That being said, the best bones are not always available. So the best for you are the ones that you can get access to.

Nowadays, it is not always easy to find the correct bones. I'll tell you the ideal bones to use, then some other suggestions and substitutes because some of them are had to find.

Soup and bone broth brands buy them all up before they even get to butcher shops or grocery stores.

Decide on Your Bone Broth Ingredients

Choose which type of beef, chicken, pork, seafood or game meat broth you want to make.

Beef broth and chicken broth recipes are popular choices. You can also include turkey, duck or lamb in your formula by using a mix of different bones.

Oftentimes the most flavorful broths are a mix of beef, chicken and pork. It takes some experimentation to figure out which tastes you enjoy. But I encourage you to try different animals.

Beef Soup Bones for Broth

The two most common types of beef bones are marrow and knuckle bones.

Marrow bones are the long and skinny bones that are located on the legs and arms of the cow.

Also referred to as "pipes," marrow bones consist of marrow in the middle, which models their shape.

beef marrow bone

You find them at butcher shops cut into 3 inch pieces. This is for good reason. Using the whole 8 inch long arm or leg bone will not make you a very good broth.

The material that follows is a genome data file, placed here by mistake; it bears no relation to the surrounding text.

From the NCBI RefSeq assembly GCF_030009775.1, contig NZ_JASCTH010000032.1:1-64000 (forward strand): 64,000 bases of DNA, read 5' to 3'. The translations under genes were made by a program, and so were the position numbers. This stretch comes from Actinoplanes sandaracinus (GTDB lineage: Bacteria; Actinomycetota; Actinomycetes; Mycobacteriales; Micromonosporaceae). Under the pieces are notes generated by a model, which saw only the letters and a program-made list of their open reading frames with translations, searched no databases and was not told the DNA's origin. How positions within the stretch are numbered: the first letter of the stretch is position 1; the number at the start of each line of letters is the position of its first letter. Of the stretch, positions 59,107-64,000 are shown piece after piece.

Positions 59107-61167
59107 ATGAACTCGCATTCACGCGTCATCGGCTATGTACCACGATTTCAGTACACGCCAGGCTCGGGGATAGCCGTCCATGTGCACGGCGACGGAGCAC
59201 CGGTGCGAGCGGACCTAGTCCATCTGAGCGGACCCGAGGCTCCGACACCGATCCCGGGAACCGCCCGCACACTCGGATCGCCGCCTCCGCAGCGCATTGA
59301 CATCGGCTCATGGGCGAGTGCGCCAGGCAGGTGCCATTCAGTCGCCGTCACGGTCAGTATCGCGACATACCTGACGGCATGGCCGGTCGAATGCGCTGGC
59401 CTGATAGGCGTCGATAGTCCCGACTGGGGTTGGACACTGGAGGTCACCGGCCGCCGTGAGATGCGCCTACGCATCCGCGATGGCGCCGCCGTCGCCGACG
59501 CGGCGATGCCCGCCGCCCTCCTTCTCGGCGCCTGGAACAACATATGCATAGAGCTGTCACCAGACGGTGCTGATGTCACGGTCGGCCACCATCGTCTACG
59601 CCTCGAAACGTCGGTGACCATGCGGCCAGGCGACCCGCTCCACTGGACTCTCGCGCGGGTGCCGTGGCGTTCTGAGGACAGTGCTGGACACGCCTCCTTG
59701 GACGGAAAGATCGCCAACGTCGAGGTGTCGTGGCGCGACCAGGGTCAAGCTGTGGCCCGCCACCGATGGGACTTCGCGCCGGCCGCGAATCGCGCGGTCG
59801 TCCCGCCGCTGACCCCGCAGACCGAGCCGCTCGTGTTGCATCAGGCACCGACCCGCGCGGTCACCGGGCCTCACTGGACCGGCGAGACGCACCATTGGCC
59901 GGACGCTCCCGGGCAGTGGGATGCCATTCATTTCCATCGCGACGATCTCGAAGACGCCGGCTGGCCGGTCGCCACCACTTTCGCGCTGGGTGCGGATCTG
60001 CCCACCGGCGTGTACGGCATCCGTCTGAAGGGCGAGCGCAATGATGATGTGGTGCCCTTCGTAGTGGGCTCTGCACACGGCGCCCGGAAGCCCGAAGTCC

This is because we can't access the marrow or connective tissue for flavor and nutrition when it is not cut or processed down first.

Quality Beef Knuckle Bones

Knuckle bones is a term that refers to the joints of a cow. These are hips, knees, necks and feet.

The joints are responsible for moving cows in different directions, so they have more magical things that we need for broth compared to marrow bones.

What are these magical things you ask?

beef knuckle bones for broth

Cartilage and connective tissue. These areas of the bones have the most collagen and amino acids. They make for the best broth in terms of flavor and thickness. The picture above shows a knee joint -- perfect!

The best broth is made using a combination or knuckle and marrow bones. Marrow provides flavor, but often does not give you the same gelatinous nature and protein as knuckle bones.

A good ratio is around 70% knuckles and 30% marrows or pipes.

Oxtail or Beef Neck Soup

You can also use oxtail or short ribs to make broth or stock. Denser cuts of meat and bones have more cells per pound or kg than less dense areas.

This is what makes them tough, but it also means they are more nutrious parts of the animal because they have more connective tissue, collagen and glutamate. It just takes longer to break them down when cooking.

Best Chicken Bones

The best chicken bones for broth are feet, followed by wings and drumsticks in that order.

Feet give you a rich and flavorful broth that is almost impossible to do without them. They're full of glutamate which give you that natural umami flavor.

But much like beef, chicken broth is often made with a mix of poultry bones. This is usually for cost and availability reasons.